Otherwise known as... an ad blocker!
Starbucks probably removes the balance once they are informed of the theft, but by then the thieves are long gone with their money so they don't care.
XMLHttpRequest.DONE === 4
Nobody bothers to use the long form. But it's there.
It is your IT dept's responsibility to keep the VPN working, not Google's. Google has chosen to drop support for a 20 year old insecure plugin architecture in favor of a more modern, secure one. Sure, it's one developed by Google, but 1) there wasn't an existing standard out there AFAIK so they had to make one and 2) the plugin interface is open source so anyone can go and implement it in their own browser, or in their own plugin.
Oracle's official stance seems to be that Java users should switch to Firefox or IE, rather than see themselves try and put any effort toward porting Java. To be fair, I don't know how well Java will mesh with PPAPI's sandboxing.
I wonder if they'll change their tune... Chrome has a pretty sizable user base now.
It was a design decision to improve browser security (NPAPI model is horribly outdated). Almost no one uses Java on the web any more so it was decided it was acceptable. Oracle is free to port Java to NaCl or PPAPI if they want to continue supporting Chrome.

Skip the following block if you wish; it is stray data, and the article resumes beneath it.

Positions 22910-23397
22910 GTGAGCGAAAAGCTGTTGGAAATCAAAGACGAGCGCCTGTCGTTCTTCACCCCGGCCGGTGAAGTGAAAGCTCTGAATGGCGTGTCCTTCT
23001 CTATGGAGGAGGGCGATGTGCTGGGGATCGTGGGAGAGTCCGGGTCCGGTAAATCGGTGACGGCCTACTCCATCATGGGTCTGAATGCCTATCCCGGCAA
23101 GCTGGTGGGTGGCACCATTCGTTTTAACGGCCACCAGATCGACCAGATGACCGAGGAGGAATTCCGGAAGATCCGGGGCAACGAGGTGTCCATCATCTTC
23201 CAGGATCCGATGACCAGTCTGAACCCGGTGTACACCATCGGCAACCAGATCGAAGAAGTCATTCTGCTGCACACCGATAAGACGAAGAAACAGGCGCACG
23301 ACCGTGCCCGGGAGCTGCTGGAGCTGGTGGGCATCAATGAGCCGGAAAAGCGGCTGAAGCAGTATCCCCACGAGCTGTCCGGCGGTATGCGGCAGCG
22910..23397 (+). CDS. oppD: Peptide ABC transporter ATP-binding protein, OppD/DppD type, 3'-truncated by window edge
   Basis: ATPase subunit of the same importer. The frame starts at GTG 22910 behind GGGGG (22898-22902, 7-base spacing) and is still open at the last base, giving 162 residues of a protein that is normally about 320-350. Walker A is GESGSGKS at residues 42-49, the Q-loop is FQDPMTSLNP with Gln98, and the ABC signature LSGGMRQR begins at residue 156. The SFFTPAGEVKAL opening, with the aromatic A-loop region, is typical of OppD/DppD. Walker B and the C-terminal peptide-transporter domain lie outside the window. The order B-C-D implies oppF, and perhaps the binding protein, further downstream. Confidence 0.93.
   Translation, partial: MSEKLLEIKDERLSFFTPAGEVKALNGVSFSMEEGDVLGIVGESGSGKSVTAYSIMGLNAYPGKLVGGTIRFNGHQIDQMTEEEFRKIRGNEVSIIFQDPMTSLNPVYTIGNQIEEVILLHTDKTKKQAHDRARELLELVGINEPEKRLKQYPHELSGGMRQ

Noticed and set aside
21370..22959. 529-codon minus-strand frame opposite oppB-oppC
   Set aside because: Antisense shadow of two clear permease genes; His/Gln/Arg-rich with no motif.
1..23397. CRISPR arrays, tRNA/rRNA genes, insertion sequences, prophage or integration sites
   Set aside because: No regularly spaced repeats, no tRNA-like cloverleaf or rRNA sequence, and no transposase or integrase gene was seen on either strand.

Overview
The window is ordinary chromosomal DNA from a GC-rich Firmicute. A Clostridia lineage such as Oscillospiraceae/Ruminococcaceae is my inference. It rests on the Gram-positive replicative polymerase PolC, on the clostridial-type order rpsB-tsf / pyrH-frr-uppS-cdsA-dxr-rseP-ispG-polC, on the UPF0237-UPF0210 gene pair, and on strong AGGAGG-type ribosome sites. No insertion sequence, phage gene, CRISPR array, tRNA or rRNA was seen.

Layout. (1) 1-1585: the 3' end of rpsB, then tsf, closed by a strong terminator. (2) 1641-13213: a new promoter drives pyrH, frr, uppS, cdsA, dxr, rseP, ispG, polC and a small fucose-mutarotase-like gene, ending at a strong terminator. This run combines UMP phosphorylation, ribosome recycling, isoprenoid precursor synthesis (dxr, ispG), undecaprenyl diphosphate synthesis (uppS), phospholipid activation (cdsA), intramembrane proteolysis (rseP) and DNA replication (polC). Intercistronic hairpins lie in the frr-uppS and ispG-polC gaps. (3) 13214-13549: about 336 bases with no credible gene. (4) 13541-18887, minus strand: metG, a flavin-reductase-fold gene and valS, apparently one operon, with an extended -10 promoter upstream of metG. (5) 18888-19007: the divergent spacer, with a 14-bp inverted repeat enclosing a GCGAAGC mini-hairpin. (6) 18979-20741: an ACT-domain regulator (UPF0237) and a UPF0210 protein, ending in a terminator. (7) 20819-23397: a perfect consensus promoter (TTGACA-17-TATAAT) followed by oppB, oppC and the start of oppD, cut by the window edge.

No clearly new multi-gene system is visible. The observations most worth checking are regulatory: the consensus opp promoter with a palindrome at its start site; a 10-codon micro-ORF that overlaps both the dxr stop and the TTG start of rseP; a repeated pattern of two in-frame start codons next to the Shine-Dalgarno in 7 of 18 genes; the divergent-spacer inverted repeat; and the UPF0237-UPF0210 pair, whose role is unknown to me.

Yeah it sucks for the small % of users who still want to use it, but it's necessary to move security forward.
VeraCrypt is incompatible with TrueCrypt containers (and vice versa).
Also, VeraCrypt apparently beefs up the security, which results in containers taking minutes to mount instead of seconds. Argh.
Someone (I think on reddit) pointed out that using the code name Spartan fits the "Halo" theme they've started with the "Cortana" search assistant.
I think the idea, at least for Windows, is that extensions are a legacy thing, and are still supported because they are the basis for determining file type. BUT, the reasoning is likely that they can be hidden from the user and only show the user the actual file type. Which is fine in theory, except that now you are training the user to recognize file type solely by icon, making it trivial to give a dynamic-icon type (like EXE, or the old SCR which users are unlikely to recognize) the same icon as a text file and subvert the user's expectations and make them think the file is safe. If you are not in Details mode or not grouping by File Type it is IMPOSSIBLE to reliably determine the type of a file without the extension!
Of course MS has added the whole Zone Identifier scheme and displays a nasty warning when trying to run dangerous files from the internet. I think this is a good measure to prevent this type of trickery, unfortunately people tend to click past such dialogs.